Lloyd Foss, owner of the Foss
Moss Co., were admiring the
muscle of Noel Torlal, the
world's strongest man. Eleanor
Kanfosky, the popular short
story writer, was examining an
ancient Wlaife Penfozlncl in a
Krneelz near an old Pallas in
Freelaml discovered by Marian
Seeley, the explorer.
Leaving this exhibit, he enter-
ed a new Nasla bus designed by
Henry Meekley, to go to the
Flitter factory. The guide, Mer-
ton Mason, introduced the pas-
sengers to the driver, Alvin Mab-
liek. Inside this huge building
Jim found George Banotfiela,
Bob Crayfon, and John Basin-
ski, and others making and as-
Two veteran pilots, Vic Ker-
shaw and Keath Casbner, were
demonstrating how to pilot a
Flitter. Jim met Mrs. John
Maiden and Frances Benneif, a
returned missionary. The famed
Latin teachers, the Misses Wy-
krenf and Pitkin, were attempt-
ing to explain the procedure in
By this time Jim was hungry
so he went into Pruskfs "When
Do YVe Eat Joint" to be met by
that flashing smile of Joe Brown,
the chef. Among the waitresses
Jim saw Juanita Mehrnzann,
Arline Krebs, Myrtle Krause,
and Janet Fanlbaber. The cash-
ier was Mary Krupelalz.
Having appeased his hunger,
Jim went to the agricultural and
food show headed by Ed Bal-
rlanf. In the floral section Jim
found Calvin Kirlz, mayor of
Topeka, admiring a Riefla of
flowers exhibited by Hecoek
and a rare Rose developed by
Bofanzer. Josephine Bailey, fam-
ed violinist, was examining a
Bush owned by George Broske,
the nurseryman. A spineless
Sees Stegman Signs All Over, Stops at Spinks' Carnival
Burr discovered by the young
naturalist, Leonard Koehn, and
a strange piece of Wood from
the farm of Kenneth Johns di-
vided the honors at the next
Bernard Schuster, well driller,
had a new type of outfit on ex-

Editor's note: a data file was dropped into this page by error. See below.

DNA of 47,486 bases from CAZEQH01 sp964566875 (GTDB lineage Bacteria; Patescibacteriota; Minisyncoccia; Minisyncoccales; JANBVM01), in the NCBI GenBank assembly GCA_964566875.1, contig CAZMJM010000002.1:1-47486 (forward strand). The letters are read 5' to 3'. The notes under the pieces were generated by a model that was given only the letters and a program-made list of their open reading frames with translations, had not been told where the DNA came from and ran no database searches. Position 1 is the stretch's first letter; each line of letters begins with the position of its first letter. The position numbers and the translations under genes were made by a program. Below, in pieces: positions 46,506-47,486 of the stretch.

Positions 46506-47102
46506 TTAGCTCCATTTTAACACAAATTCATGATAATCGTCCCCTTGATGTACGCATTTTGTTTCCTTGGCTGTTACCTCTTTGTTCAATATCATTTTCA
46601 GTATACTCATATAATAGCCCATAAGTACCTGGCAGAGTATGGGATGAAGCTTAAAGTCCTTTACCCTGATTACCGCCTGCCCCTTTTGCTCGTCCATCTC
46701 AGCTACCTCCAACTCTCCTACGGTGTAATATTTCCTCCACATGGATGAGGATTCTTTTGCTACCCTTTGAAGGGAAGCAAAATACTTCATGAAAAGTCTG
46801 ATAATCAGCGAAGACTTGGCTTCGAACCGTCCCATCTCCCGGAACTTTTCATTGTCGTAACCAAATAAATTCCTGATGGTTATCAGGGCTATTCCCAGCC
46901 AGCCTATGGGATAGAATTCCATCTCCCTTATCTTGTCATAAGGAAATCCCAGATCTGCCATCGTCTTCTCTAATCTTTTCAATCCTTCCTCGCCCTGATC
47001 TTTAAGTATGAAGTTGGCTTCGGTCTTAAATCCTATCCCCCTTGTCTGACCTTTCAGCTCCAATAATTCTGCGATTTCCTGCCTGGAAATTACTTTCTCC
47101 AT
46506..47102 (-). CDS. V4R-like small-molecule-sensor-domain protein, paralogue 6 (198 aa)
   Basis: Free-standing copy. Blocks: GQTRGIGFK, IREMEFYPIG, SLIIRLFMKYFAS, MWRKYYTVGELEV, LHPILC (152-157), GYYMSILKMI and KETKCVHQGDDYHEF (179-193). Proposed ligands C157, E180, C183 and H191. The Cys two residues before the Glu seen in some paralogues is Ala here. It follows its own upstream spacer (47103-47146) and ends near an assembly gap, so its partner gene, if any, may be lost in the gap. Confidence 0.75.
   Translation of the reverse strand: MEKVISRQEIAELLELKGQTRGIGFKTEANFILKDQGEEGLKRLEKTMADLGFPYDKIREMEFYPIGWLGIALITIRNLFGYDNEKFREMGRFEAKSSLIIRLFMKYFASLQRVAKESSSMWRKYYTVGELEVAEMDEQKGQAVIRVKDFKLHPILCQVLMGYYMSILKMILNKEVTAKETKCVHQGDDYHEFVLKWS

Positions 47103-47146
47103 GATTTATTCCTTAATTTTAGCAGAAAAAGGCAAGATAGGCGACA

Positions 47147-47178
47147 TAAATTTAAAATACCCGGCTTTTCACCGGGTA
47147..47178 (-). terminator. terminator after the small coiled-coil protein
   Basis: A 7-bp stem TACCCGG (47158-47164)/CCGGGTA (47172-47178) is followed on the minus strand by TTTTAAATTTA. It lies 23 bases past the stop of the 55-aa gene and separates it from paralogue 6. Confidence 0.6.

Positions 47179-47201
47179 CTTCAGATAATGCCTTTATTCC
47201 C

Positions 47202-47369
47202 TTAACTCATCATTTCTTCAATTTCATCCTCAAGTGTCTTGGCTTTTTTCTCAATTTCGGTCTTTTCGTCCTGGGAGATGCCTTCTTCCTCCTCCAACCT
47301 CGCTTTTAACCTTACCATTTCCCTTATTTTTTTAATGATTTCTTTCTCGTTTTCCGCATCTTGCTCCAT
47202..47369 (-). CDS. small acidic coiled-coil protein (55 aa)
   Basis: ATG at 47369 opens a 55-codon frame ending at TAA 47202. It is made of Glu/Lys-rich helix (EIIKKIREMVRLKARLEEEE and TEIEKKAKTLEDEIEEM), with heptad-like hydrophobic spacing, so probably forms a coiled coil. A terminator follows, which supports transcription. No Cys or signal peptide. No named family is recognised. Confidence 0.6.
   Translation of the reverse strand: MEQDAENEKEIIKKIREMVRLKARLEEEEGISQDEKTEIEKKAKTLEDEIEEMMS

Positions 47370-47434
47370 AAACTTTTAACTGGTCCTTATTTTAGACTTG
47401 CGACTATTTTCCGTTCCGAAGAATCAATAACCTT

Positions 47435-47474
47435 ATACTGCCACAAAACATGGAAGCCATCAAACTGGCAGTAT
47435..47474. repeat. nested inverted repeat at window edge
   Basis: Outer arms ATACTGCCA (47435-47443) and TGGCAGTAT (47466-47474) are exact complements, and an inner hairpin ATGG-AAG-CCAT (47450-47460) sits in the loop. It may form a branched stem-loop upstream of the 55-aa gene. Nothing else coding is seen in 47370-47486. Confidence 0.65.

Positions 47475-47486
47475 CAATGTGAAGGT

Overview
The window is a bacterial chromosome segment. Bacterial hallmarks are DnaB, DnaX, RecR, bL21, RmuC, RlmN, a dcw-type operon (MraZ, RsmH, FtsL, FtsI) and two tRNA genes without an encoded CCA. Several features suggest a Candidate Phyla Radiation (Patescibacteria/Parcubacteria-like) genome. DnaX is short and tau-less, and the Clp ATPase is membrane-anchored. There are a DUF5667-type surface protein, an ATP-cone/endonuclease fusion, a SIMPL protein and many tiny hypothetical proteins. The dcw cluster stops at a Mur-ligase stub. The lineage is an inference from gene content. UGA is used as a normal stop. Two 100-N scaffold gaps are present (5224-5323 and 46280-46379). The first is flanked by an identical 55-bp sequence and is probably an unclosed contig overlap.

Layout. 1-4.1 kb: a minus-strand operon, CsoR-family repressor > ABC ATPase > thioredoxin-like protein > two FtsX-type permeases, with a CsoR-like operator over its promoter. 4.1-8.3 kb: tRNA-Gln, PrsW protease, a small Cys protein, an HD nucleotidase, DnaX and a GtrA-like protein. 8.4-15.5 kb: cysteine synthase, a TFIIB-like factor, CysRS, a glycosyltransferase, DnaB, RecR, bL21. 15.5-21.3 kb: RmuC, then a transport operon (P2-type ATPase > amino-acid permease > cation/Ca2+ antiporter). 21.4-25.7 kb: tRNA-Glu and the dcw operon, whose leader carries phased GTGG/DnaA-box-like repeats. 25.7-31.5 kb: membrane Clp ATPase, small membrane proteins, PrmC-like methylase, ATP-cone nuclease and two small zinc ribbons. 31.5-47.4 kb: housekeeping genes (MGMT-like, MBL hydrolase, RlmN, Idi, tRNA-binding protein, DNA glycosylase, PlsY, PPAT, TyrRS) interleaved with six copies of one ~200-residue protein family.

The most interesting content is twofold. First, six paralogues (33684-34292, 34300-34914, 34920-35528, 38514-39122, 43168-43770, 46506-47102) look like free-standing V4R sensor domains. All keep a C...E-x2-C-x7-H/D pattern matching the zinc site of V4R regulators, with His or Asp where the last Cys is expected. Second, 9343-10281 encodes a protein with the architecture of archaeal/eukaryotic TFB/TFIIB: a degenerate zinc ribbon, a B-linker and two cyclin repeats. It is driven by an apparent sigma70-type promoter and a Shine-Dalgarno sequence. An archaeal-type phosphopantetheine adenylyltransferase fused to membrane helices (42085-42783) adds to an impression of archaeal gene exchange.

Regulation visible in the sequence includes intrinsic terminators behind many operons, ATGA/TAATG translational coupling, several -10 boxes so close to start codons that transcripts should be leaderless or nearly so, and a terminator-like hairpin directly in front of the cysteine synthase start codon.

hibit for drilling Wells. In the
food department, Jim saw Wan-
da Struhle, the Baker, demon-
strating the Brirlgett Baking
Powder. At this point he was
interrupted by Rosemary Bal-
las, autograph fiend, asking for
Escaping as quickly as possi-
ble, he bought a paper from
Leonard Benton, the newsboy,
and settled down in a Flitter pi-
loted by Carl Sehroeter. Glanc-
ing at the headlines, he read
"Mistrial in Swinrlling Case. The
money that the man Stoll has
not been found, but after a con-
ference between Prosecutor John
Lerseh and defense counsel Joe
Grahor, Judge Malcolm Patriele
instructed the court stenograph-
er, Mary Bayley, to strike the
case off the records. Mildred
Geznhka, star witness for the
state, is enroute home from Eng-
land on the Birkline Steamer S.
S. Scott, named for Vivian
Scott, aquatic star."
Tom and Bob Dylee, owners
of Dyke's Tourist Camps, Inc.,
persuaded Jim to accompany
them to the Spinks Sports Car-
nival. This show managed by
Harold Spinks was giving per-
sonal appearances of many
Olympic stars. In the group
around Earl Chesler, swimming
champion, Jim spied Harriett
Nelson, buyer for Gregoryls
Virginia Zaiser, women's
champion tennis player, was
talking with some of the mem-
bers of the Olympic women's
basketball team coached by Mary
Garforfl. Included on this team
were Agnes Valerius, Sophia
Boron, Alberta Ehlert, Irene
Jnstavieh, Helen Rudy, and
B e t ty Schaefer. Cliff Smith,
the world's fastest human, was
talking things over with Bill
MeKit'riek, coach of Yale's foot-
Dorothy Finegan, coach of
women boxers, was trying to ex-
plain something to Delores Doe-
hele, the president of the Kae-
zay Kangaroo Korporation, and
Mary Snvar, the poetess.
At last Jim flitted to the Hall
of Science. A strange light at-
tracted his attention to Bob
Weher demonstrating Wicks for
sodium vapor lamps. Earl De-mos
was showing his new process for
Melton diamonds. Jason Dett-
naan had a new machine he in-
vented which would lay bricks
without a Mason. John Ur-
hansolz, S. S. Island explorer,